St. Mary's - Hugh Town Harbour © geograph.org.uk - don cload/cc-by-sa-2.0 Tresco © Tom Corser - www.tomcorser.com/cc-by-sa-2.0-uk St. Agnes Lighthouse © Andrewrabbott St. Agnes - The Turk's Head © Andrewrabbott St. Helen's © Tom  Corser - www_tomcorser.com/cc-by-sa-2.0-uk St. Martin's © Tom  Corser - www_tomcorser.com/cc-by-sa-2.0-uk St. Mary's © Daniel Bagshaw/cc-by-sa-2.5 St. Mary's - Portcressa Beach © Neil Adams/cc-by-sa-4.0
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St. Mary's - Hugh Town Harbour © geograph.org.uk - don cload/cc-by-sa-2.0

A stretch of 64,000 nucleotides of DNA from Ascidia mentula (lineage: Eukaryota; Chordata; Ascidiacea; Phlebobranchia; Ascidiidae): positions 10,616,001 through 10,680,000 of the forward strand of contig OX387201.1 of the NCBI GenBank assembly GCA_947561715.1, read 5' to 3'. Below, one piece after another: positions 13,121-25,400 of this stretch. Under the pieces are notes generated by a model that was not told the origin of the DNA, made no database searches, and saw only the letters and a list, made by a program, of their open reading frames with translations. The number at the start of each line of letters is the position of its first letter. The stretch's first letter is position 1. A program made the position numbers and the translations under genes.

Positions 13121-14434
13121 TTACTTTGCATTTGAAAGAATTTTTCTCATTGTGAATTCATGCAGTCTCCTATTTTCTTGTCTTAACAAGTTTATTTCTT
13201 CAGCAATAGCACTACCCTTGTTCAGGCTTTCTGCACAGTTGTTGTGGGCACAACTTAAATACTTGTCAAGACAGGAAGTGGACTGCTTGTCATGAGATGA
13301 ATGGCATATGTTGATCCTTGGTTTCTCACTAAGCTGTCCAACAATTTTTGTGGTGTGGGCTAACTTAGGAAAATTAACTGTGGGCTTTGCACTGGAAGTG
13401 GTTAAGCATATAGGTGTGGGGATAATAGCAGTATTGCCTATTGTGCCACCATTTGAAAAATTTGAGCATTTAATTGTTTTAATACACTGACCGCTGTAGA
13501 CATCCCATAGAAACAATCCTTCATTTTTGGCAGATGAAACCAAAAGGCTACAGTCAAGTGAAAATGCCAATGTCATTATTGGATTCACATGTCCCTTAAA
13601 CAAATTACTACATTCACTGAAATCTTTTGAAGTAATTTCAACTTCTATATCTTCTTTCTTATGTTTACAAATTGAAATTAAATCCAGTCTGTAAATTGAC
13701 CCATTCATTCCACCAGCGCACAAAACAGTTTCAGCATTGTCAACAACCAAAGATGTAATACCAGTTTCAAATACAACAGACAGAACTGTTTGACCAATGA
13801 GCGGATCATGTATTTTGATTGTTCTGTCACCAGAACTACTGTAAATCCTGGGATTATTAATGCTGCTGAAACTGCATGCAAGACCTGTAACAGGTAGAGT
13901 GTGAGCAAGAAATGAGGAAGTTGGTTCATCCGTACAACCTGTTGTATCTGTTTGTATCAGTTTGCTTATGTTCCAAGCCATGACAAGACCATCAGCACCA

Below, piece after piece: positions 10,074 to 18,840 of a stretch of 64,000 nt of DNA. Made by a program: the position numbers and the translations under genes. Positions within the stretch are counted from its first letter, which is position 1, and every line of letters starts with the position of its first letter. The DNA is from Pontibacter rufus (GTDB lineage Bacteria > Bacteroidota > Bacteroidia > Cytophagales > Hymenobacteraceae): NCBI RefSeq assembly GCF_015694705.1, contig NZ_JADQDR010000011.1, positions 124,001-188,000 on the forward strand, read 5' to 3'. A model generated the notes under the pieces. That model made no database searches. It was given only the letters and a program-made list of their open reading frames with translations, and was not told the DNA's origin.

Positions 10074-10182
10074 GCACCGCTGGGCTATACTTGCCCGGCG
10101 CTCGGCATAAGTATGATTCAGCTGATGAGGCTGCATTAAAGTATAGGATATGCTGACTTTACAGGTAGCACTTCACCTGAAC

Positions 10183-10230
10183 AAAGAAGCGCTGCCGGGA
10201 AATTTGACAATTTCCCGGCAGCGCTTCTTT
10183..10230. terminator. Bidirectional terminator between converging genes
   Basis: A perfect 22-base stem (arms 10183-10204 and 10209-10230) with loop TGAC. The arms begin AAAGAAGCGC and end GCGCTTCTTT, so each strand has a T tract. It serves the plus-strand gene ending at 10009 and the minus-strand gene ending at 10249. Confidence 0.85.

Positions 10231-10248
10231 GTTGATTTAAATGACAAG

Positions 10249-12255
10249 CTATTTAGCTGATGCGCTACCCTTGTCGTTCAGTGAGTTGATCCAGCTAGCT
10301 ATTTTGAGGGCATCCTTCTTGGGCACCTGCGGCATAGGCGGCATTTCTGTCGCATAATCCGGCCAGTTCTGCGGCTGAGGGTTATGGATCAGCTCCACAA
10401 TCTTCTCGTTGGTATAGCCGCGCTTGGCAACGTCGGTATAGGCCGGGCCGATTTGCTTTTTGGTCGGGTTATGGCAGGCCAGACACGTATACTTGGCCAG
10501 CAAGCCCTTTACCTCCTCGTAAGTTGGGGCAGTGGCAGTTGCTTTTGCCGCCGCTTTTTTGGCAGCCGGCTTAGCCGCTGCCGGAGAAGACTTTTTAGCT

One continuing legacy of the isles’ past is gig racing, wherein fast rowing boats (“gigs”) with crews of six (or in one case, seven) race between the main islands. Gig racing has been said to derive from the race to collect salvage from shipwrecks on the rocks around Scilly, but the race was actually to deliver a pilot onto incoming vessels, to guide them through the hazardous reefs and shallows. (The boats are correctly termed “pilot gigs”). The World Pilot Gig Championships are held annually over the May Day bank holiday weekend. The event originally involved crews from the Islands and a few crews from Cornwall, but in the intervening years the number of gigs attending has increased, with crews coming from all over the South-West and further afield. The Isles of Scilly feature what is reportedly the smallest football league in the world, the Isles of Scilly Football League. The league’s two clubs, Woolpack Wanderers and Garrison Gunners, play each other 17 times each season and compete for two cups and for the league title. There is a golf club with a nine-hole course (each with two tees) situated on the island of St Mary’s, near Porthloo and Telegraph. The club was founded in 1904 and is open to visitors.